Mo‘olelo Productions’ “The Lion King Jr.” will resume and wind up its run this Thursday (March 30) through Sunday (April 2) at Mamiya Theatre on the St. Louis School/Chaminade University campus.

This, after the producers faced an overwhelming challenge last week that included the cancellation of two shows, a search to recast four lead roles, and a push-back of the premiere till this past Saturday (March 25).  So, a sense of normalcy, minus the stress,  prevails this week, as “King” finally has regained its footing.

One of the indefatigable lucky charms of the show – who has links to the award-winning original Broadway cast —  is Christine Yasunaga, now a Hawaii choreographer and dance teacher who was in the original ensemble of the groundbreaking Broadway musical in 1998.

Christine Yasunaga, far right, is “Lion King Jr.” choreographer, with lionesses, from left, Tiare Wong Popaca (grade 9), Samaya Hogue (grade 10 ) and Emmalee Bugado (grade 11), all from

She is choreographer of “Lion King Jr.,” sharing insider insights into the recreation of the musical with a cast of island youths, after working with mentors of the long running Disney musical.

Twenty-five years ago, Yasunaga was the lone islander and sole Asian member selected to join the  all-black original cast, in director-designer-puppeteer Julie Taymor’s theatrical visionary production depicting jungle animals and puppets in Disney’s remarkable groundbreaking hit musical.

Christine Yasunaga, with Julie Taymor, at “Lion King’s” 25th anniversary event in New York.

The stage show was inspired by Disney’s animated film so the transfer to the stage meant performers had to portray animals in retelling the tale of the young lion Simba’s journey of self-discovery following the death of his father Mufasa.

Yasunaga was then a Broadway journeyman, cast in the ensemble of the all-Asian musical hit, “The King and I,” which was in production at that time.

“I remember reading a Backstage paper about an open call for 400 women,” said Yasunaga, uncertain of what the process might be nor the nature of the talent call nor how the show might impact her career.

She auditioned anyway “and made it through all the cuts over several months,” she said.

“Lion King” traditionally is known for its brilliant ensemble work, where dancers and singers play many roles, changing costumes, masks and headpieces amid innovative motifs and moods that make humans appear as animals, including lions, hyenas, elephants, birds,  giraffes, gazelles, zebras, antelopes, rhinos, mandrills,  meercats, mandrills, warthogs, wildebeest and more.

 Garth Fagan, a heralded Jamaican whiz of modern dance, was choreographer of “Lion King,” and fused the spirit and vision to embody and reflect the vibrance of African wildlife as perceived by Taymor.

So, when Mo‘olelo director Kyle Kakuno tapped Yasunaga to become his show’s choreographer, she leapt to the challenge.

“It’s really been fun,” said Yasunaga. “I’ve been able to open up and tell all my stories and share anecdotes. And details only I knew from working with both Julie and Garth, passing on some ideas with our tech people. There were reasons why we did certain things.”

Yasunaga, decked out in her gazelle costume and makeup, in “Lion King.”

As an ensemble trouper, she had multiple roles, playing a gazelle, a hyena beast and made butterflies flutter in one scene. “Ensemble people work the hardest, really,” she said. “I had 13 costume changes.”

Coming from the ranks of an Equity member, Yasunaga has treated “Lion King Jr.” as a professional production. “I’ve thought of some of Garth’s ways mixed with my own,” she said. “I’m proud of the cast … and have been pushing the kids to excel, to reach goals. A lot of dancers have been trying so hard; their positive energy is exciting.”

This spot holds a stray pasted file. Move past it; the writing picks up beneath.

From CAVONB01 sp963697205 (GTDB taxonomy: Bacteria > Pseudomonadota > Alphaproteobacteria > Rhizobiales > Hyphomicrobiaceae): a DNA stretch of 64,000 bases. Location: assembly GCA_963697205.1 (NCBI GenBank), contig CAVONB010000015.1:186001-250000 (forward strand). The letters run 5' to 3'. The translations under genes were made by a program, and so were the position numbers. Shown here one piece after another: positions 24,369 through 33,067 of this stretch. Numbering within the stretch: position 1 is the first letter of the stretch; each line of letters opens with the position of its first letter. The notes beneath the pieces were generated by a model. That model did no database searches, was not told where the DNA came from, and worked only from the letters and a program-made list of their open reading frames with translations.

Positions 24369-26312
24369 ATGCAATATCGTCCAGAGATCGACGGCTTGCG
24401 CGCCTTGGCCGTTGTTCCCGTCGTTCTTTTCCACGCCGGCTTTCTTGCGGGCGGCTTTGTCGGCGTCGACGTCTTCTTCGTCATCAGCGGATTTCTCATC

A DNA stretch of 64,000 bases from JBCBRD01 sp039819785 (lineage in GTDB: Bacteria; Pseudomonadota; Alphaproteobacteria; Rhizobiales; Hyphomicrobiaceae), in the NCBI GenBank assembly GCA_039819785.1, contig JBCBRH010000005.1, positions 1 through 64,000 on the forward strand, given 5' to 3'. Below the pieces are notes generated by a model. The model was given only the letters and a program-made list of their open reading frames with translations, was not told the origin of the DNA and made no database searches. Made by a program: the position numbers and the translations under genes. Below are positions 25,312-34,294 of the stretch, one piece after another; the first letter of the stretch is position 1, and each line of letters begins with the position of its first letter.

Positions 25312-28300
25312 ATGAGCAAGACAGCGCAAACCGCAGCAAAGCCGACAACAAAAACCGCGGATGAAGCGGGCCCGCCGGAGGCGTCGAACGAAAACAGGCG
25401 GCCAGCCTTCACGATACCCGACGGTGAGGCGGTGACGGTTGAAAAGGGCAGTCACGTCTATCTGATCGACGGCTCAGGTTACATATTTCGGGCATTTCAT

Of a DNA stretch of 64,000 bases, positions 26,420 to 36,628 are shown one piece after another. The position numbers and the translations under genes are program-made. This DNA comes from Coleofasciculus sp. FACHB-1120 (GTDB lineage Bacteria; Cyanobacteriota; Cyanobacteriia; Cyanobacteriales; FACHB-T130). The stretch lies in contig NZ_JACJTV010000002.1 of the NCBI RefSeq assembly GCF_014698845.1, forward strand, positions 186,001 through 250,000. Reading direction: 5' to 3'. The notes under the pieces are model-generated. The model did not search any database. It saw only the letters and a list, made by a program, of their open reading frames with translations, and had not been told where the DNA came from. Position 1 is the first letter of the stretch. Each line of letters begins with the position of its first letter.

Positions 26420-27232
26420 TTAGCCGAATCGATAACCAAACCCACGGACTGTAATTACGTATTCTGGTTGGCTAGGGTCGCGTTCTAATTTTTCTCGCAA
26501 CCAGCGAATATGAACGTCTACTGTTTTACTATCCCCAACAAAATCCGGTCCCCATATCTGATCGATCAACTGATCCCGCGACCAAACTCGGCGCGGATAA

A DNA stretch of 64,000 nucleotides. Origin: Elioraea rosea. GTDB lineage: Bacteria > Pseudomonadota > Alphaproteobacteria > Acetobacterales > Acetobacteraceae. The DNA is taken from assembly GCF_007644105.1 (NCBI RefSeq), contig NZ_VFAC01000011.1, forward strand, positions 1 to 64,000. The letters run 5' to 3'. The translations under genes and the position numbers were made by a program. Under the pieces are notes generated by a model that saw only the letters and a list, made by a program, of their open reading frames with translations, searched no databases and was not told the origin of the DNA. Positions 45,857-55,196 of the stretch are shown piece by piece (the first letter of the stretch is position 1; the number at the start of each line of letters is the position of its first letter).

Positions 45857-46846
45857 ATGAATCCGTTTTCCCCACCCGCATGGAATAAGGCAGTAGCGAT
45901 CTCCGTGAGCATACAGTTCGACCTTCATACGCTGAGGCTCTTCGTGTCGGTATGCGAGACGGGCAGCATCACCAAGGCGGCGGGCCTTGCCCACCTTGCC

With last week’s behind-the-scenes in-house drama, there’s been a wave of fellowship and kokua from schools that have previously staged “Lion King Jr.” “Puppet costumes have come from Kamehameha Schools, so we’ve been lucky to share resources and work together,” said Yasunaga.

And when Mo‘olelo had to recast four actors of college-age students ineligible to perform, based on Music Theatre International’s licensing guidelines, it reached out to other schools such as Kamehameha and Punahou which cooperated, enabling director Kakuno to cast and prep the replacements with only three days of rehearsal time before the first performance on Saturday.

Yasunaga journeyed back to New York, for the 25th anniversary celebration of the show last year, reconnecting with some of her colleagues and mentors. From director Taymor, a respected and innovative award-winning puppeteer, she had learned, “Plants and animals don’t have color.” So, race never has been an issue in the cast.

In 1998, “Lion King” was nominated for 11 Tony Awards and won six, for Best Musical, Best Direction (Taymor), Best Choreography (Fagan), Best Orchestration, Best Lighting and Best Scenic Design.

Besides “Lion,” Yasunaga has been teaching a weekly jazz class at Hawaii Ballet Theatre but her next choreography assignment will be “The Bodyguard,” opening May 26 at Diamond Head Theatre.

It’s the Whitney Houston musical, which was ready to roll but was delayed at DHT at the beginning of the pandemic three years ago. . “We’ll have the same creative team, but there will be some cast members returning. But the girl playing Whitney Houston is pregnant and can’t do it.”…

Lion King Jr.”

A Disney musical with music by Elton John, lyrics by Tim Rice, and a book by Roger Allers and Irene Mecchi.

When:  7:30 p.m. March 30 and 31, 2 p.m. April 1, and 6 p.m. April 2, preceded by a 4:30 p.m. gala, with cocktails and pupu.

Where: Mamiya Theatre, at Saint Louis School/Chaminade University campus

Tickets: $15, at www.moolelostudios.simpletix.com

And that’s Show Biz. …

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